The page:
Zappa: Not as far as The Albert Hall was concerned we told them we would change the lyrics but, as far as the film was concerned that's a different story. What I was going to do was play the same music and when it came to a word like penis we'd have everybody go hum, hum ... (laughing) like that. But the music still gets played you see because the notes aren't obscene. If they object to the lyrics and somebody wants to mumble the lyrics and obscure them so that nobody in the audience actually hears anything about body functions during music then they'll be safe.

BBC: Do you think that the kind of people who would have been coming to this concert might have been shocked by some of the words?

Zappa: I severely doubt it.

BBC: What sort of people do you think were coming?

Zappa: I don't know, take a look. Anybody here get upset at the word penis?

 Voices: Noo. No, man, you did it at The Coliseum.

Zappa: We did it at the last concert here.

BBC: So in your opinion you should have been going on tonight?

Zappa: In a way we are going on tonight ... doing it right here in the street.

Ernie: (to BBC interviewer) Why do you think the BBC wouldn't allow you to use a section of what you heard?

BBC: I haven't asked them yet, but I imagine they wouldn't because they haven't allowed me to use the word buggar before.

Ernie: Do they give any reason?

BBC: Depends what time you put it on, I think if it's before about 9 pm they get upset about it.

Ernie: You can say bugger after 9 pm?

BBC: I don't know actually I've never tried.

Ernie: Can you say penis after 9pm on the air?

BBC: Don't know I've never tried.

Zappa: It was on TV last night.

BBC: Then you can.

(The people bearing the cleanly laid out signs that captured the pictorial headlines of the national press, were willing 'mercenaries' hired by Zappa's recording company Warner Bros through BIT, They were contrasted by a smaller group bearing the 'More Sugar' placard, figures usually found in magazine offices in the upper reaches of the Portobello Road).

Sugar: I think what's most disgusting is that Warner Brothers pay these people to stand here with tomorrow's headlines in front of the cameras. By doing that they have drained the energy of the people coming down here from any sort of more spectacular, more spontaneous, more objective demonstration. Nobody's got anything together. You know it's outrageous, man, it's outrageous.

Ernie: What do you mean by 'More Sugar'.

Sugar: Maybe the guy who runs the joint and who decided the concert shouldn't be held here without, one assumes, any good reason, should be given more Sugar. He probably needs it to sweeten him up a lot you know.

Ernie: Tell me who dictated the text of the posters. Was it Warners Brothers or was it Zappa? How do you feel about that? Mere: Wait till I get my pound and I'll come and tell you! I don't know whose idea it was, I wasn't there at the time.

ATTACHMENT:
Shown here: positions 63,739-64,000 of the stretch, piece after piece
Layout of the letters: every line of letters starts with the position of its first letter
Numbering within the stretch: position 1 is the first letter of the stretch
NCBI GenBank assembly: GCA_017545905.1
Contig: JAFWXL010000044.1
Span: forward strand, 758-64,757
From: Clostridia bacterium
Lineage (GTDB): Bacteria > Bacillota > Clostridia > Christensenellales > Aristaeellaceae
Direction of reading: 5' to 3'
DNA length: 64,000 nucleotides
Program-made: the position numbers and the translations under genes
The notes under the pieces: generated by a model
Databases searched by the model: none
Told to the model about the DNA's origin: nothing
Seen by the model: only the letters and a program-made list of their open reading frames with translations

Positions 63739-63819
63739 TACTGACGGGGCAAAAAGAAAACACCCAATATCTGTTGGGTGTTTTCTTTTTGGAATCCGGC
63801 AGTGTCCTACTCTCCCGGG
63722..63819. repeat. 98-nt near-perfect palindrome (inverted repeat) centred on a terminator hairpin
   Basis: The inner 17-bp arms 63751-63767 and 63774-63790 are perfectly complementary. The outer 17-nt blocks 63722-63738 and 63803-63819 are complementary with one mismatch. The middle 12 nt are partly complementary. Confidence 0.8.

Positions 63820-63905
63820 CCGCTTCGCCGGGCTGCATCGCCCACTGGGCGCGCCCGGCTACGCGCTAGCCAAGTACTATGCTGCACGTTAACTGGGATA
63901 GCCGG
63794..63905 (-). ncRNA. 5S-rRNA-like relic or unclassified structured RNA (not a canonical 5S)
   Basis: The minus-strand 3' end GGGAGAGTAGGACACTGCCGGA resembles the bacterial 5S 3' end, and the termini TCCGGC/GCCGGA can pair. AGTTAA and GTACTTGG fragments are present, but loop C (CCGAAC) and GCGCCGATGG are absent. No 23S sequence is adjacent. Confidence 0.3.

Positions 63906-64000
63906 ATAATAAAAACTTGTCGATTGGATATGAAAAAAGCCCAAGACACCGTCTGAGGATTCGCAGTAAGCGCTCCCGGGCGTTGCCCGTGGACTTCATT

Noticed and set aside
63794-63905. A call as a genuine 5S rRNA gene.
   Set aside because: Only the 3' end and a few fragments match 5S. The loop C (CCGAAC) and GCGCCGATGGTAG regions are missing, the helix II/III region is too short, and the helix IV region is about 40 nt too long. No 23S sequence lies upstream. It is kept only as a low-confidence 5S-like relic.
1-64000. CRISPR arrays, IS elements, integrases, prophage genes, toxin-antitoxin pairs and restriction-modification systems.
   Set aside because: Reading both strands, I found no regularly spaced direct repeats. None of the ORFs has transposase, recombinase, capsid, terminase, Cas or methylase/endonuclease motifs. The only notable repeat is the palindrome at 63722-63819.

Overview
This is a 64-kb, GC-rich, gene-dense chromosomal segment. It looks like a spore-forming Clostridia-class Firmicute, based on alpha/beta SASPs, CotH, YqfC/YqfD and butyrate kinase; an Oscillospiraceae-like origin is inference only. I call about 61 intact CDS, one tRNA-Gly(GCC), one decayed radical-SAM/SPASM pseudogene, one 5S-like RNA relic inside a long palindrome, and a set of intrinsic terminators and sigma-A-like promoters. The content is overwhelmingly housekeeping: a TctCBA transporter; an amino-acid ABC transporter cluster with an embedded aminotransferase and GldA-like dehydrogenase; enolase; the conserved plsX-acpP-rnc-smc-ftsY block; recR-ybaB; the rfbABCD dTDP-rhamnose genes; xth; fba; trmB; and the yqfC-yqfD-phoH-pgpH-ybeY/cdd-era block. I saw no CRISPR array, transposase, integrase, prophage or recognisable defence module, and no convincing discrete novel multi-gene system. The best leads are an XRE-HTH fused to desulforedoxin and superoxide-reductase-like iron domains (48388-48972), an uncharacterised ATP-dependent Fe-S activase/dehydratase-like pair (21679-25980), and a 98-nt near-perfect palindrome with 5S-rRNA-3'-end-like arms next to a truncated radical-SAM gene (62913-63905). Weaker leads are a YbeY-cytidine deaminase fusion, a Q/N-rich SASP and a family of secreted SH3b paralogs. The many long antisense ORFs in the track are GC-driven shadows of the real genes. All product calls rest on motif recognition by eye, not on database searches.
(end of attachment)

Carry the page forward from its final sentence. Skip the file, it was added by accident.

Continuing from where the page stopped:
Sugar: We didn't get paid for making it. We didn't get paid for holding it up. No, we just got stoned.

Person: They're now going to cut the film just 'cos you said that. (Laughing). You shouldn't have said that.

Sugar: I didn't say 'stoned'. I said I am hungry.

Ernie: Right that's better.

(Herbie Cohen is Frank Zappa's manager)

Cohen: They refused to adopt any kind of intelligent conversation. They were so upset at the word 'brassiere' that they couldn't even bring themselves to mention it.

Reporter: Were there any four letter words due to be uttered?

Cohen: Absolutely not ... There are some in the film. There's the word fuck. Let's see. There's shit, that's a four letter word and penis is five letters! I don't know if that's obscene. Brassiere—I don't remember off-hand how many letters that has.

Reporter: I gather the Los Angeles Philharmonic uttered the same penis word.

Cohen: Yes. We had no problem there.

Ernie: Are you going to sue?

Cohen: I'll sue everybody or anybody over this. As of this minute I've still not been officially notified that this concert has been cancelled—except by a notice on the door of the Albert Hall. Now that doesn't constitute legal notification as far as I'm concerned. I'll do a concert anywhere. I mean I have nothing against the Albert Hall. The bricks themselves have no objections to the music or the words they hear.

Why only 200 or so people? Were the others at home still wearing out the grooves on their 'Out Demons Out' record, or were they merely discussing the way they had insulted David Allan (ex-Soft Machine and poet musician) at the Roundhouse the day before? Maybe no-one actually told them to come, that they had a mind of their own, or a culture to protect. Even many of those who came just took their money and left, grateful I suppose that the gods had condescended the refund. Coolness is one thing, complete apathy for our own rights to decide what we're being banned from is depressingly negative. Wear our 'Penis Dimension' to the next Albert Hall concert you attend, or why not just wear it? If you don't watch what's being taken from you, you'll soon have nothing left.

Read by OCR software. If you spot errors, let me know afka (at) afka.net